Citation: Beissner M, Symank D, Phillips RO, Amoako YA, Awua-Boateng N-Y, et al. (2012) Detection of Viable Mycobacterium ulcerans in Clinical Samples by a Novel Combined 16S rRNA Reverse Transcriptase/IS2404 Real-Time qPCR Assay. PLoS Negl Trop Dis 6(8): e1756. doi:10.1371/journal.pntd.0001756
Editor: Pamela L. C. Small, University of Tennessee, United States of America
Published: August 28, 2012
Copyright: © Beissner et al. This is an open-access article distributed under the terms of the Creative Commons Attribution License, which permits unrestricted use, distribution, and reproduction in any medium, provided the original author and source are credited.
Funding: The research leading to these results has received funding from the European Community's Seventh Framework Programme (FP7/2007–2013) under grant agreement N° 241500. The funders had no role in study design, data collection and analysis, decision to publish, or preparation of the manuscript.
Competing interests: The authors have declared that no competing interests exist.
Buruli ulcer disease (BUD) caused by Mycobacterium ulcerans involves the skin and soft tissue. If left untreated, extensive destruction of tissue followed by scarring and contractures may lead to severe functional limitations. Following the introduction of standardized antimycobacterial chemotherapy with rifampicin and streptomycin, recurrence rates of less than 2% were reported. However, treatment failures occur and a variety of secondary lesions necessitating customized clinical management strategies have been reported. True recurrences by definition occur more than three months after completion of antibiotic treatment, are characterised by the presence of viable bacilli, and require a second course of antibiotics. “Non-healers” may harbour viable, possibly drug-resistant M. ulcerans strains and may benefit from surgical intervention. Early-onset immune-mediated paradoxical reactions emerging during or shortly after treatment do not contain viable bacilli and may heal under conventional wound care and/or minor surgery; late-onset secondary lesions presumably attributable to secondary infection foci may clear spontaneously through enhanced immune responses primed by initial treatment. None of the current diagnostic techniques is applicable to rapidly address the pivotal question of the presence of viable bacilli in non-healers and patients with secondary BUD lesions, and optimal time points for collection of follow-up samples have not yet been investigated. Therefore, to date treatment monitoring is mainly based on clinical observation –. Reverse transcriptase assays targeting 16S rRNA and mRNA were successfully applied for the rapid detection of viable mycobacteria in clinical samples from patients with tuberculosis and leprosy , . To employ this technique for classification of BUD lesions and monitoring of treatment success we developed a M. ulcerans–specific RNA-based viability assay combining a 16S rRNA reverse transcriptase real-time PCR (RT-qPCR) to determine bacterial viability with an IS2404 quantitative real-time PCR (qPCR) for increased specificity and simultaneous quantification of bacilli.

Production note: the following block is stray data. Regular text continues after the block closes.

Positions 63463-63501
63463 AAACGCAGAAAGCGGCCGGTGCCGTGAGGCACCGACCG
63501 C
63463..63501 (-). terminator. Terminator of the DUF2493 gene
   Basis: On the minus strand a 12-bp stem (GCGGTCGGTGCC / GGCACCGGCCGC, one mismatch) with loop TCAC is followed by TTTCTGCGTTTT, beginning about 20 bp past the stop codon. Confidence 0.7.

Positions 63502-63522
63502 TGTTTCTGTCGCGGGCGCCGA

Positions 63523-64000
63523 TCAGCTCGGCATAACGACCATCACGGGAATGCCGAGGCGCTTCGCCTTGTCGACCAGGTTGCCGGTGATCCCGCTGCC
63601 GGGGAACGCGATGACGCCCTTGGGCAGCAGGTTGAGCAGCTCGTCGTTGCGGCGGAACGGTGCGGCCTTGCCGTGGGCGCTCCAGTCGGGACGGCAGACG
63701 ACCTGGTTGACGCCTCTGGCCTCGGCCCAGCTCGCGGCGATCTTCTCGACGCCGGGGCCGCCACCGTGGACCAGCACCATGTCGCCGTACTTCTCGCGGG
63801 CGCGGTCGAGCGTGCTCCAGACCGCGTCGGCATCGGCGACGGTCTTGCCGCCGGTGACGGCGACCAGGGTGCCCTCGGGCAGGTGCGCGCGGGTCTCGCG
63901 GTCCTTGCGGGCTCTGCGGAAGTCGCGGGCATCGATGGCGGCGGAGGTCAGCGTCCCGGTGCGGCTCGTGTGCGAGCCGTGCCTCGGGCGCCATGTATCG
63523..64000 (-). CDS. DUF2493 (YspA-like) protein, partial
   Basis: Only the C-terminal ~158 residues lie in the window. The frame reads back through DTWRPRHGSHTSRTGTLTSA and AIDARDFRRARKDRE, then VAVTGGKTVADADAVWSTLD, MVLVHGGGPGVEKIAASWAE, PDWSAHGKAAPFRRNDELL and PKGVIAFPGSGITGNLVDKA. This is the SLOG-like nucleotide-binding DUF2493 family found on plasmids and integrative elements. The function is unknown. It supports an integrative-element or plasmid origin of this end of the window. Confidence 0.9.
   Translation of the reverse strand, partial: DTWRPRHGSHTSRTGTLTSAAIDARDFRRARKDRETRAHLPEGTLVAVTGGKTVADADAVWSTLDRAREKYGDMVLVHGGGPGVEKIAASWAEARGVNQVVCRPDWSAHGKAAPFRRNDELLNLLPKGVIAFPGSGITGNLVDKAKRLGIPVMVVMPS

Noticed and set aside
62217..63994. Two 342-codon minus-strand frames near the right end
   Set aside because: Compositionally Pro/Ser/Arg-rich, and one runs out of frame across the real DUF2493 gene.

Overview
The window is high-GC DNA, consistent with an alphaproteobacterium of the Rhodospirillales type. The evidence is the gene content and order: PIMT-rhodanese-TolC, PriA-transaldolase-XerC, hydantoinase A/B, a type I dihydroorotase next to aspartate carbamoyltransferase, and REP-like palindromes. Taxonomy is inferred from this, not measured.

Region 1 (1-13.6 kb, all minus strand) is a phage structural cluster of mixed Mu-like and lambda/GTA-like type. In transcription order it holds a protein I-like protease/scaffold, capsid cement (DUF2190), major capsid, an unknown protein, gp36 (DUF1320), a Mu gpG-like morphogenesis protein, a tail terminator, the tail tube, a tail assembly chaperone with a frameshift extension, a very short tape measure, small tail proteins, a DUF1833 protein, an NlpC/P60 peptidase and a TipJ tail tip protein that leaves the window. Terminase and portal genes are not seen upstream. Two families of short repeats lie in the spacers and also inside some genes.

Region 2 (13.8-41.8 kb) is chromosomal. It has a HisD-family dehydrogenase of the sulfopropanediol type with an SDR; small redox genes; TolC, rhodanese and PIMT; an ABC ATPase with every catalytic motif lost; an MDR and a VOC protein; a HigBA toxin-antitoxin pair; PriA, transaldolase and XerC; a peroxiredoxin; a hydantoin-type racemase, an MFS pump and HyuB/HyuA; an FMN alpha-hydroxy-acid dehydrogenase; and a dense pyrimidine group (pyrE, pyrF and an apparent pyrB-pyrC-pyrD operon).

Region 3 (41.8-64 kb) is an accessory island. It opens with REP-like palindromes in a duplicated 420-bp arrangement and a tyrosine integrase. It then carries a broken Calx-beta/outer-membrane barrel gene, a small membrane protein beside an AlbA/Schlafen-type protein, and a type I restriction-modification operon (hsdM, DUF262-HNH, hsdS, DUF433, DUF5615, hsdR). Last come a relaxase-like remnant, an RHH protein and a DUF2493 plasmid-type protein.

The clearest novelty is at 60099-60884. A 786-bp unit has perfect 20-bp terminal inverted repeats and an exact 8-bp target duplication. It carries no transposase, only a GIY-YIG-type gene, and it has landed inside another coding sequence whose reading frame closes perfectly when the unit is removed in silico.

Development and Validation
The study was approved by the Committee of Human Research Publication and Ethics, School of Medical Sciences, Kwame Nkrumah University of Science and Technology, Kumasi, Ghana (CHRPE/28/09). Written informed consent was obtained from all study participants, or their legal representatives.
Bacterial Strains, DNA Extracts, and Clinical Samples
Technical validation of the assay was performed with 29 M. ulcerans strains originating from Cameroon  and Ghana (Table 1), as well as DNA extracts from 18 closely related human pathogenic mycobacterial species and five bacterial species frequently colonizing human skin (Table 2).
Clinical validation was conducted on pre-treatment swab samples in PANTA (BD, Heidelberg, Germany) from 24 suspected BUD cases from Agogo Presbyterian Hospital (n = 14) and Tepa Government Hospital (n = 10), Ghana (Protocol S1). In addition, post-treatment swab samples from seven IS2404 PCR confirmed BUD patients with incomplete wound healing were collected at week nine (Figures 1 and 2).
Figure 1 describes enrolment criteria for clinically suspected BUD patients presenting at Agogo Presbyterian Hospital (n = 14) and Tepa Governmental Hospital (n = 10), Ghana, respectively. None of the eligible study participants was excluded.
Figure 2 describes enrolment criteria for IS2404 PCR confirmed BUD patients with incomplete wound healing (collection of swab samples feasible) who presented at Agogo Presbyterian Hospital, Ghana (n = 7), following completion of 56 doses of rifampicin and streptomycin administered within eight weeks. None of the eligible study participants was excluded.
All clinical samples were subjected to routine diagnostics (microscopy and IS2404 dry-reagent-based [DRB] PCR) at the Kumasi Centre for Collaborative Research (KCCR) .
Primers and Probes